West Nile Virus
in North America
West Nile encephalitis, a mosquito-transmitted disease, was first documented in North America during the summer of 1999, when an outbreak occurred in New York City. Since that time, cases of West Nile virus (WNV) infection have been confirmed in northeastern, north central, southern, and western regions of the United States, and the virus is expected to spread throughout North America. As of December, 2002, there were 3,949 confirmed human cases of WNV, including 254 fatalities.
A total of 14,717 cases of WNV infection (from 40 states) have been confirmed in horses through diagnostic testing at the National Veterinary Services Laboratories of the U.S. Department of Agriculture–Animal and Plant Health Inspection Service, and 4,300 horses have died or were euthanized. An equine vaccine is available through licensed veterinarians.
The strain of WNV circulating in the United States causes significant mortality in exotic and native bird species, especially in the American crow (Corvus brachyrhynchos). Dead birds serve as an early warning that the virus may be active in your area, and these deaths should be reported to your local health department.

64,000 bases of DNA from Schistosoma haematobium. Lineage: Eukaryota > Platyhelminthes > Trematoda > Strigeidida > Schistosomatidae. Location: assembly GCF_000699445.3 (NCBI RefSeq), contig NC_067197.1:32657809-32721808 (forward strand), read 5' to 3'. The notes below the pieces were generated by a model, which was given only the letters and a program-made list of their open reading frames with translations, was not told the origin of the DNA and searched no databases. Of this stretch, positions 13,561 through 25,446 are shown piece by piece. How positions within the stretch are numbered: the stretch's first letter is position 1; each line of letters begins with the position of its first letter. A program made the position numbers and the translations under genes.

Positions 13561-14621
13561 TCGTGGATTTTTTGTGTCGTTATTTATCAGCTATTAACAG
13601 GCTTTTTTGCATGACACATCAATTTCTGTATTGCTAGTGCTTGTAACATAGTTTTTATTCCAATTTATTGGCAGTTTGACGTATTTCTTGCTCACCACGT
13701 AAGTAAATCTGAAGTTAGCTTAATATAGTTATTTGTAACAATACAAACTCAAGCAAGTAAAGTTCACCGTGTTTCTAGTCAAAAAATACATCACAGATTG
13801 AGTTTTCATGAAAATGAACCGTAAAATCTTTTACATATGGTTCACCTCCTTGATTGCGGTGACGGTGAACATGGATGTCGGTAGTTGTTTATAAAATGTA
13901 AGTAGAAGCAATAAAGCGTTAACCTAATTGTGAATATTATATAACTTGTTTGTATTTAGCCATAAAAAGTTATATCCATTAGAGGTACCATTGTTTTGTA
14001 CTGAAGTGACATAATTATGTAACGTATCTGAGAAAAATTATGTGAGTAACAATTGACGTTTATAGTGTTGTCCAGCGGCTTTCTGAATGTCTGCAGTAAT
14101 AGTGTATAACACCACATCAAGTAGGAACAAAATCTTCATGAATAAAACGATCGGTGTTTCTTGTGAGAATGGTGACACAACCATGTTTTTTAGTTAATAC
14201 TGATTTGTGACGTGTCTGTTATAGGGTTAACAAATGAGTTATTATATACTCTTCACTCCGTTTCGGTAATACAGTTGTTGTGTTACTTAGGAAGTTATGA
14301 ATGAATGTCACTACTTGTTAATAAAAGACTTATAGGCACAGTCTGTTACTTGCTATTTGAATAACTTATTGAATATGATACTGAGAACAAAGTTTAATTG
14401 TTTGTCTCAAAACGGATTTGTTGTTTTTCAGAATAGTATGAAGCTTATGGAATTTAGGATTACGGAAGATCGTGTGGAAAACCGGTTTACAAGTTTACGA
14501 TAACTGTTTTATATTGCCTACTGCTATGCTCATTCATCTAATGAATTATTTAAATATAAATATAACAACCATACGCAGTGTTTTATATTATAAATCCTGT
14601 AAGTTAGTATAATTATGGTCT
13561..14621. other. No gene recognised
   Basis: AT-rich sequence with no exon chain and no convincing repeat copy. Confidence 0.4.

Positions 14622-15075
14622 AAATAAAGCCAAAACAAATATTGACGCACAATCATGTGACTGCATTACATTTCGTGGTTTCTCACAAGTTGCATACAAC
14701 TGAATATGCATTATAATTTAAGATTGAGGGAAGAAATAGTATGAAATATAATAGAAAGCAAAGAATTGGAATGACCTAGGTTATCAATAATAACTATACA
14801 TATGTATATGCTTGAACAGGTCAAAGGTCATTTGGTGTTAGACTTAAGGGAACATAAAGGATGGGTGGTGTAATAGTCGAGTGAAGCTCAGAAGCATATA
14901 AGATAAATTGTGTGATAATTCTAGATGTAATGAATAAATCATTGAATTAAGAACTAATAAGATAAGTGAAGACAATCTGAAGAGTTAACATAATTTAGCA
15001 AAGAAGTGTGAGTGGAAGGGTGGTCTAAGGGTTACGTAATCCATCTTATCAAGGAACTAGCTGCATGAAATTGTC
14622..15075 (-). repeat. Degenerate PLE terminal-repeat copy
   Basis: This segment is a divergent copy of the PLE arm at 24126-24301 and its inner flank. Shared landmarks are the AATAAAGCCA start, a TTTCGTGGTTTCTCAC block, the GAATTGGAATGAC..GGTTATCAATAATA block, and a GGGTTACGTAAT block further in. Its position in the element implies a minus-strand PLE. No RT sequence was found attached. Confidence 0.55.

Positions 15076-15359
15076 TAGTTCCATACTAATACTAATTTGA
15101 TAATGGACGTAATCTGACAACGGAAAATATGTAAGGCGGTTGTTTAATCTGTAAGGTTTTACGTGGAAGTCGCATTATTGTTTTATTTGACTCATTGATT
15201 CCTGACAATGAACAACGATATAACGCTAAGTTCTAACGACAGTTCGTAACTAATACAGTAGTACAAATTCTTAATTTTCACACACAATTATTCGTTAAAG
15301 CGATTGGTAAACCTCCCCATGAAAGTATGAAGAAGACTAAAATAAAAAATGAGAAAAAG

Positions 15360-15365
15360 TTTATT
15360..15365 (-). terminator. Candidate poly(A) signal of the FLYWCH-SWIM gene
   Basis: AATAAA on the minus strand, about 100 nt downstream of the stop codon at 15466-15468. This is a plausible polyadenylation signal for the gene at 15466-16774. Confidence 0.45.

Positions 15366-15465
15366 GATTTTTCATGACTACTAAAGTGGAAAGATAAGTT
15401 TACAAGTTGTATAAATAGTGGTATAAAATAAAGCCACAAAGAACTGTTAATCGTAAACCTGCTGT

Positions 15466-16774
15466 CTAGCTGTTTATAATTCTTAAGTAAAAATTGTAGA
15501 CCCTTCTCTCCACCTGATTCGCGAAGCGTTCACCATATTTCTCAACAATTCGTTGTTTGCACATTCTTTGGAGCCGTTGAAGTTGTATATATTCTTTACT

Origin of WNV
WNV was first isolated in 1937 in the West Nile province of Uganda, Africa, and can adversely affect humans, birds, and other animals in Africa, eastern Europe, western Asia, and the Middle East. Epidemics have occurred in Africa, Europe, and the Middle East, most recently in Israel during 2000.
WNV is transmitted by infected mosquitoes, primarily Culex, Aedes, and Ochlerotatus spp. C. pipiens, the northern house mosquito, is a common household mosquito and the primary vector of WNV. Mosquitoes become infected after biting infected wild birds that serve as the primary host of the virus. The virus undergoes a reproductive cycle inside the mosquito, in which it must pass through the midgut wall, multiply in many tissues, and accumulate in the salivary glands of the mosquito. Mosquitoes salivate every time they bite, and they are capable of transmitting the virus 10 to 14 days after feeding on an infected bird, so bites after that time are infectious.
Mosquito Life Cycle